Today I’ll be sharing the rest of the contents of The Box, including one very special souvenir.  As I  scratched through the pieces within, I came across several writings I had forgotten about — breathless explanations of events Trek related -the convention of ’76, of course, which  I’ll transcribe here later, as my original writing was pretty horrific in both style and execution. There are bus ticket stubs and jotted lists my mother made of what we spent there at the NYC con.,  and some letters from people I met at various Trek events, and letters from an aunt or two when then found an article related to Trek in their newspapers.  It’s fun to see how cheap so many things were then, although they were a big expense to us at the time.   I recall it cost us $35 a night to stay a the Statler-Hilton.  There were 3 of us, my Mom, sister and me, and it was my first trip ever to NYC.  I just wish we took more pictures, as my only equipment at the time was my state-of-the-art pocket old flashcube Instamatic which took the incredibly poor pictures you’ll see here.  ( I apologize for the quality; this was the best I could do)  I  remember that we were on the 33rd floor, and that we had a grand view of the Chrysler Building from our room; oddly at the time I found it somewhat ugly and creepy, but within a couple of years I appreciated it for the glory of deco art it is, and it remains my favorite skyscraper to this day.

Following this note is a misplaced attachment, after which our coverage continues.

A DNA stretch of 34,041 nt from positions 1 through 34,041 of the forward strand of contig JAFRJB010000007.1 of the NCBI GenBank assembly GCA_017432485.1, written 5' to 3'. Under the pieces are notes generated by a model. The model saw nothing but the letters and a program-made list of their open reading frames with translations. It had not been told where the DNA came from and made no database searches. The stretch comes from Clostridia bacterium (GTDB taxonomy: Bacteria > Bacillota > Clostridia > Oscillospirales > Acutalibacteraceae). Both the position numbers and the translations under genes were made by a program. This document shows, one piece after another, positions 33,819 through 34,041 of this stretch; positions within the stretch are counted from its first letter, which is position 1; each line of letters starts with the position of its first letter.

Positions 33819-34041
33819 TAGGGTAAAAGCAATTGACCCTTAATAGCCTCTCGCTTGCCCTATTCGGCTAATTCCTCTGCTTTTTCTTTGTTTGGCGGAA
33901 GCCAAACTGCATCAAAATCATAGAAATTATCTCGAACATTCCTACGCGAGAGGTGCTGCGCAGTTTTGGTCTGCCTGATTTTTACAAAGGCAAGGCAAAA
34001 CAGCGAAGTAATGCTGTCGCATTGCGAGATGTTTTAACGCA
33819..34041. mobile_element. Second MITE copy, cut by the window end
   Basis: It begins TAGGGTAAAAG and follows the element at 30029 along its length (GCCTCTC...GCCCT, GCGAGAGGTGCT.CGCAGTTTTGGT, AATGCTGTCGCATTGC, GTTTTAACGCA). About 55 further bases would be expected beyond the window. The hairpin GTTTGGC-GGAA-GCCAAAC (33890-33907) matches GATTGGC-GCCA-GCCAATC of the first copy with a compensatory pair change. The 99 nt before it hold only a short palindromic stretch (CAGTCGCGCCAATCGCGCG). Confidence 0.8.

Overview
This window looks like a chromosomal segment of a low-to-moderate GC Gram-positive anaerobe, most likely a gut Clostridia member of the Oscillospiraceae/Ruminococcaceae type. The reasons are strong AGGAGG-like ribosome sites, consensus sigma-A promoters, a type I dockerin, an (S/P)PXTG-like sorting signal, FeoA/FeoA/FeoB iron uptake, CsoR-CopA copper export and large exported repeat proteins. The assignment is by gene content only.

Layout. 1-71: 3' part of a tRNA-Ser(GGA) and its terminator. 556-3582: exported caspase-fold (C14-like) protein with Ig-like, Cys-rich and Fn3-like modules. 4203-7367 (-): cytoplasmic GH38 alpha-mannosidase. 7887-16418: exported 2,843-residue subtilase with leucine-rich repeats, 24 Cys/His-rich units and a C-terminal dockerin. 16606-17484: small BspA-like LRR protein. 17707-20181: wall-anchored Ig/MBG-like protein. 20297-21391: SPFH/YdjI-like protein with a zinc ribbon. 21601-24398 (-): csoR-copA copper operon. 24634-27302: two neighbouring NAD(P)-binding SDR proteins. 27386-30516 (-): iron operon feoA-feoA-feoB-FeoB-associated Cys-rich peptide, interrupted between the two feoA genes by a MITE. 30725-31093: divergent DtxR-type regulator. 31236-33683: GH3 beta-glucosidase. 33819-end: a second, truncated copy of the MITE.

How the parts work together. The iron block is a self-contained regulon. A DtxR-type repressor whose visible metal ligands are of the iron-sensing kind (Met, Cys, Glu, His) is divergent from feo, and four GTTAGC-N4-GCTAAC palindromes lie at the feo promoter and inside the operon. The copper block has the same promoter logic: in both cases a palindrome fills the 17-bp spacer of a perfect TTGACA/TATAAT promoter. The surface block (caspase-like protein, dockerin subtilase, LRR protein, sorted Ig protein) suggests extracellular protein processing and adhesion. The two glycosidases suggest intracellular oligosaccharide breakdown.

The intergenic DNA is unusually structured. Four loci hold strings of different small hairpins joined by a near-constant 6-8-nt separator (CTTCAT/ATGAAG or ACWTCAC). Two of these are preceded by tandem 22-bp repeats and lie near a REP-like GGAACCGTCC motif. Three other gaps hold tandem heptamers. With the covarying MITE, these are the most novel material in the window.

Winner of the Spock look-alike contest

Here’s the few pictures of the con that did develop from my crappy camera.  First, a Mr. Spock look-alike contest, the winner of which was a guy dressed up as a transporter malfunction! The sign pinned to the guy here says “Is the Transporter fixed yet?” as he also carries his ‘head’.  Clever stuff!

Then the celebrities! Almost the entire cast was there, from Shatner to Koenig, only Nimoy and Majel Barrett couldn’t make it.  We saw all the stars that came, but my camera was so crappy that only a few pictures developed.  Here’s James Doohan and George Takei.

Jimmy Doohan ‘touches hands’ at the convention

Doohan was newly a father and talked at length about the Lamaze method that he and his wife used to deliver the baby; interesting, but probably not what the fans wanted to hear.  He also sang and jigged a little to “Roamin’ in the Gloamin”, a song my mother (embarrassingly) insisted that I ask him to sing!  But he was a a good sport about it, and I remember him walking up and down the aisles of the auditorium to ‘touch hands’ with the enamored thrall.

George salutes us!